Had it happen when I worked at Walmart as a cashier-I was standing at the cash register at the time- *and* working at a Sears jewelry counter. I was *in* the jewelry bay with my hands inside a locked case straightening the gemstones. Almost said what I really thought, that time-“Well, ma’am, if I don’t, they’ll be taking me out in handcuffs here in a minute!!!”

  • A Harris

    according to the Fair Labor Standards Act, a company can require a uniform or certain set of clothing to be worn, but if purchasing these articles of clothing puts your pay below the minimum wage they can not enforce it. Employees who believe they are unjustly being forced to cover the cost of purchasing or maintaining a uniform should contact the Dept. of Labor’s Wage and Hour folks. This page on the DOL website lists all the regional Wage and Hour offices, or you can call 1-866-4USWAGE (1-866-487-9243) to be directed to the office near you.

  • Joetta

    The reason people have trouble figuring out who works there is because most of the time they are standing around talking and watching customers standing in long lines with only 3 registers open instead of actually working

  • neveah

    I work for walmart and the reason being that customers see cashiers standing around just talking and watching the people standin in lines with only 3 registers open is cause we either on a 15 min break, and we need to scan our badge coming from our breaks or lunch or waitin for our time to clock back in. once we scan our badge it will tell us what register we assigned too. we cannot just go and jump in any unused register.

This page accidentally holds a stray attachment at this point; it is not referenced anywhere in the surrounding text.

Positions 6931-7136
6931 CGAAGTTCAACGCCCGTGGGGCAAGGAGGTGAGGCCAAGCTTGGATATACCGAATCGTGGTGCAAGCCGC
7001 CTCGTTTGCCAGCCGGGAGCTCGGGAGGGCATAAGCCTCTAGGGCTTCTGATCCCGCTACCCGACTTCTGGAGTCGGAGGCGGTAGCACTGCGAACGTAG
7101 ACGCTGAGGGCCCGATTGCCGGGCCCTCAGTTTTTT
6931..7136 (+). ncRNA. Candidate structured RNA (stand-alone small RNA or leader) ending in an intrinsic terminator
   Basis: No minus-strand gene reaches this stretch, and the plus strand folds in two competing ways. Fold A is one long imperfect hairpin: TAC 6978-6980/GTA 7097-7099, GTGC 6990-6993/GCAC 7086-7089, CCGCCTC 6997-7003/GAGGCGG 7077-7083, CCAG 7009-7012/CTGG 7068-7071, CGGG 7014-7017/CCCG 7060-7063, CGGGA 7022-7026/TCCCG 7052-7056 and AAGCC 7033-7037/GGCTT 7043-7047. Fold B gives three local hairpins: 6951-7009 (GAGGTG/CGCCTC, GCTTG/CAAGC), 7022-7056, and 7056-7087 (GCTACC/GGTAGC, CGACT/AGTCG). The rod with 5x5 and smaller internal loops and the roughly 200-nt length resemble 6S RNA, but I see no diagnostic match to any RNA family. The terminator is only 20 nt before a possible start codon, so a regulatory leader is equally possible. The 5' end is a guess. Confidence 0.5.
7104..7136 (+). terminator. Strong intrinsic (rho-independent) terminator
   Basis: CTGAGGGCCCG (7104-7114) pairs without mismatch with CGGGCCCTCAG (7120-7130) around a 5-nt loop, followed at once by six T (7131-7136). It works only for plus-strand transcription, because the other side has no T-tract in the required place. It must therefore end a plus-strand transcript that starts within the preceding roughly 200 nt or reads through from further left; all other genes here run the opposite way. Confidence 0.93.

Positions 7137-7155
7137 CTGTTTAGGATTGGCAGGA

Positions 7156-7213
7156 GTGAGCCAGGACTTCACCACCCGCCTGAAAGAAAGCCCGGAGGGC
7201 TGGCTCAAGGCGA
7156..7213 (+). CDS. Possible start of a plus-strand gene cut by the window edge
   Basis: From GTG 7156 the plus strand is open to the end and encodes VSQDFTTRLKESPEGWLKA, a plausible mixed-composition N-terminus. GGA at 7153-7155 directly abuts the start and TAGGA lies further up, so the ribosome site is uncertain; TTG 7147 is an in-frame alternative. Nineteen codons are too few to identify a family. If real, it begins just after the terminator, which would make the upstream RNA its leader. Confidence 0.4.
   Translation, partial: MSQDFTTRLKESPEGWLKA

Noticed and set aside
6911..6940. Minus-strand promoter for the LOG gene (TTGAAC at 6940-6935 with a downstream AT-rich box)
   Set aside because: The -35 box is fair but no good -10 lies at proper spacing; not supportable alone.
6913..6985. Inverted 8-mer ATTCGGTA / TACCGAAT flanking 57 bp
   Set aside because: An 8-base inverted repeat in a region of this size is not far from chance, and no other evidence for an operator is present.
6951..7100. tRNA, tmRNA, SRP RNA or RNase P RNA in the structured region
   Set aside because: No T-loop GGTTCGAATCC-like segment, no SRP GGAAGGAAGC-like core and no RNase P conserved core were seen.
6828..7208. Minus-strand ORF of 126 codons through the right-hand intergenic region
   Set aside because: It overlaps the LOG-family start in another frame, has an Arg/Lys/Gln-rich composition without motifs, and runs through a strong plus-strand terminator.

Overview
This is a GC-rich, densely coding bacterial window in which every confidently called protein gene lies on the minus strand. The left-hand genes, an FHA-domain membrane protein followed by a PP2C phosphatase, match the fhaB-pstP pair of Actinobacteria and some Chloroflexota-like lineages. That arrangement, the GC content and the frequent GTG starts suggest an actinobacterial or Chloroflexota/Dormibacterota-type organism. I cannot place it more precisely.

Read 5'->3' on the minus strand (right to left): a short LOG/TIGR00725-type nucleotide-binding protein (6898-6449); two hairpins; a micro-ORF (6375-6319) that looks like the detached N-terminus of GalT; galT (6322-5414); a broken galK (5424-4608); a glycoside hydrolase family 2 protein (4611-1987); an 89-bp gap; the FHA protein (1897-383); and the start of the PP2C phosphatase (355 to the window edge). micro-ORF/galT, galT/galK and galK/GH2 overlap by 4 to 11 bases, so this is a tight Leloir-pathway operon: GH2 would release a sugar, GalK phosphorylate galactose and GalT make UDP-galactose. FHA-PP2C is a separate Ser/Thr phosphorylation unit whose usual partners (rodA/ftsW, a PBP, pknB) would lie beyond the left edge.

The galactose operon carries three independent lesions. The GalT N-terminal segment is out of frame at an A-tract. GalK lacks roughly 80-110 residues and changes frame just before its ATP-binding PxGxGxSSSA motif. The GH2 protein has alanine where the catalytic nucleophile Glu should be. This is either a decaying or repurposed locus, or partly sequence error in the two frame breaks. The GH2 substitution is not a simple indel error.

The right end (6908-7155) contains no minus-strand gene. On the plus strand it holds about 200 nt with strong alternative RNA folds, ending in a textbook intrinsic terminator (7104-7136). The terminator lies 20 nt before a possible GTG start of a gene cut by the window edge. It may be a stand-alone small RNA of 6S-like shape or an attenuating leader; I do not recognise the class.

sorry for the long lines, but some people just dont have the patience, and shouldnt be shopping on their lunch hr if ur in a hurry.. it is WALMART. another thing waiting in line to have ur receipt looked over is causing long lines as well..
    so yes, vest will be a great come back for associates that way when we go on break or lunch we can take those vest off and maybeee customers wont stop and ask questions on our breaks or lunches..

  • Marie

    I used to work for a company that had a dress code for all of it’s employees: clean jeans or khakis and a polo shirt or any shirt with a collar. However, I think if you’re going to impose a dress code, you should either supply a clothing allowance or provide uniforms through a uniform service. If you’re paying people minimum wage, it’s unreasonable to ask people to go out and purchase clothing that they won’t be able to wear any place other than that job. My company also made me pay for my apron or vest along with any other tools they required for me to perform my job. If you lost your name tag (used to punch in and out) it cost you five dollars. If you’re going to require me to wear something and you’re not going to pay me a lot, then the company should pay for it. I also think it’s stupid to have only one time clock that you can punch in and out on at the farthest corner of the back of the store. If you left the building to go on break or lunch you had to make sure you left enough of your lousy ten minutes (for breaks) or the thirty minutes (for lunch) to sprint to the back of the store and get to the time clock so you could punch in or out.